Some Letters Containing an Account of What Seemed Most Remarkable in Switzerland, Italy & Etc
This historic book may have numerous typos and missing text. Purchasers can download a free scanned copy of the original book (without typos) from the publisher. Not indexed. Not illustrated. 1686. Excerpt: ... the Secular Clergy took their turn in More...
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Publisher: General Books
Size: 1.57" wide x 74.41" long x 96.85" tall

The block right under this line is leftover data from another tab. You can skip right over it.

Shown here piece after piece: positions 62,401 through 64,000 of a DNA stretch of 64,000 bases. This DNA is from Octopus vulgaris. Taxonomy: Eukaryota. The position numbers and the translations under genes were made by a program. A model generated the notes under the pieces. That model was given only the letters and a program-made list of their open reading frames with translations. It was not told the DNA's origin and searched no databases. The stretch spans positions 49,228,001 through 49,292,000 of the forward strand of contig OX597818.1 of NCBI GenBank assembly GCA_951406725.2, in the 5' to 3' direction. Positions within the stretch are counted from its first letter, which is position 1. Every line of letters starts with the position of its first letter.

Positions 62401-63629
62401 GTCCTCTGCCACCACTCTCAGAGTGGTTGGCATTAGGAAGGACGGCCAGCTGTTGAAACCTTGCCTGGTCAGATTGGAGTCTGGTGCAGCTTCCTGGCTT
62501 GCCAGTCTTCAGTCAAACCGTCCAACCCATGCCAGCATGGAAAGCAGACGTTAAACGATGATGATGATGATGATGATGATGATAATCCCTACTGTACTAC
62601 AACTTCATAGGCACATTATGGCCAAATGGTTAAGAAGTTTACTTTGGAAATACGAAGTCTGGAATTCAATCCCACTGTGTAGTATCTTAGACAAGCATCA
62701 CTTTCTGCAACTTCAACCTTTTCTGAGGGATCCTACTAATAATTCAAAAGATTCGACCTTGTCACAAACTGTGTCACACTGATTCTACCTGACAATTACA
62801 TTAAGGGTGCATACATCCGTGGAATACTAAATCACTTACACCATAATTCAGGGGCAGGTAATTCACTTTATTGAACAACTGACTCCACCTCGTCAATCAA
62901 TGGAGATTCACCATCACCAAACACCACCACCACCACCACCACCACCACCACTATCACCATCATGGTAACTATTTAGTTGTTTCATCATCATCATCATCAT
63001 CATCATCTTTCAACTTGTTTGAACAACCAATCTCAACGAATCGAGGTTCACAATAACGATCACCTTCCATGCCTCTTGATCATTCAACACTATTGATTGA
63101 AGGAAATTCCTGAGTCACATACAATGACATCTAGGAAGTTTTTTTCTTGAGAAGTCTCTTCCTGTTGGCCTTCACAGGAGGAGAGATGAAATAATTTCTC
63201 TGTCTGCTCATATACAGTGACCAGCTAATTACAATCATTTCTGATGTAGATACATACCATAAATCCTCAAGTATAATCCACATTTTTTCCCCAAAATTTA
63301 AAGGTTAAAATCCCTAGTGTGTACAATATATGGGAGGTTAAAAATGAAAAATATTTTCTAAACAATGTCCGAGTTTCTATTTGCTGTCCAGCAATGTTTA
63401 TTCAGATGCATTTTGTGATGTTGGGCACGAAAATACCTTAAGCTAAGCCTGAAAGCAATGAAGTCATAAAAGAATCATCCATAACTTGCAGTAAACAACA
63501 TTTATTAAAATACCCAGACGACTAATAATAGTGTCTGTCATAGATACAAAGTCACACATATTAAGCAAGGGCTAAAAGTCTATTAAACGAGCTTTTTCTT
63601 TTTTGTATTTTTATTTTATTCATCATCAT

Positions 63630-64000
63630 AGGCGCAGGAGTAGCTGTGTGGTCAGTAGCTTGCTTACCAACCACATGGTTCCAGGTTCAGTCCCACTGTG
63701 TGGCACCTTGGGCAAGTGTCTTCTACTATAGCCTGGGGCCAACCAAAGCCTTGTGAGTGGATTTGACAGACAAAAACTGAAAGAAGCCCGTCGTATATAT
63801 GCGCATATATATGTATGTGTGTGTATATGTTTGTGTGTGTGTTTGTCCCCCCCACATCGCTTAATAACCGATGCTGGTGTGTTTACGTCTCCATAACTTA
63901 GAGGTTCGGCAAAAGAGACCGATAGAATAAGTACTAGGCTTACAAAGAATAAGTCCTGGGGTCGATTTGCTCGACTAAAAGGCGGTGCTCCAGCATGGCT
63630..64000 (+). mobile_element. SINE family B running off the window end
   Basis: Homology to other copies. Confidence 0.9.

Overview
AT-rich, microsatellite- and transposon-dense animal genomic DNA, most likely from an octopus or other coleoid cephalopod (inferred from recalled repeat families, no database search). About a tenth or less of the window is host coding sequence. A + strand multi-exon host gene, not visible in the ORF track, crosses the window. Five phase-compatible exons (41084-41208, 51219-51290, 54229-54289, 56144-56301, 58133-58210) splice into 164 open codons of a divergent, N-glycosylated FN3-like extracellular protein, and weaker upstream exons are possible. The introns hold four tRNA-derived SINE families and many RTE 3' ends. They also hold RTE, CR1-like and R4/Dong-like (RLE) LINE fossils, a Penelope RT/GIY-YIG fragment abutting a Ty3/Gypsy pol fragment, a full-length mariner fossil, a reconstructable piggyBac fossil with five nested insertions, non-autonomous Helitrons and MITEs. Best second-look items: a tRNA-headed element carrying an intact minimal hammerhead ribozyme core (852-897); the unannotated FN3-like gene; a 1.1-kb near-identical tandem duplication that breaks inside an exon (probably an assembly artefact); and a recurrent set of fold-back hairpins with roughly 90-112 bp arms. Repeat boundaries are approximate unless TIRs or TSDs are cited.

This historic book may have numerous typos and missing text. Purchasers can download a free scanned copy of the original book (without typos) from the publisher. Not indexed. Not illustrated. 1686. Excerpt: ... the Secular Clergy took their turn in exposing them in so lasting a representation to the scorn of the World. There is also in the Pulpit a Nun cut in Wood, lying allong, and a Frier lying near her with his Breviary open before him, and his hand under the Nuns habit, and the Nuns feet are shod with iron shoes. I confess I did notlook for these things, for I had not heard of them; but my Noble Friend Mr. Ablancourt viewed them with great exactness, while he was the French Kings Resident at Strasburg, in the company of one of the Magistrates that waited on him; and it is upon his credit, to which ail that know hjs eminent sincerity, know how much is due, that I give you this particular.. From Strasburg we went down the Rhine to Philipsburg, which lieth at a quarter of a miles distance from the River, it is but a small place, the Bastions are but little.-there is a Ravelline before almost all the Cortines, and there ly such Marifhes all round it, that in these lieth the chief strength of the place. The French had begun a great Crown-work on the side that lieth to the Rhine, and had cast out a Horn-work beyond that; but by aH that appears it seems they intended to continue that Crown.work quite round the Town, and to make a fe cond Wall and Ditch all round it, which would have inlarged the place vastly, and made a compass capable enough to lodge above ten thousand men: and this would have $ iij bee been so terrible a neighbor to the Palatinate and all FrancOnia that it was a Master-peece jn Charles Lewis, the late Elector Palatine to ingage the Empire into this Siege. He fpw weU how much it concerued him to have ic out of the hands of the French, so that he took great care to have the Duke of Lorraine Camp so wfell supplied with all things necessary durin...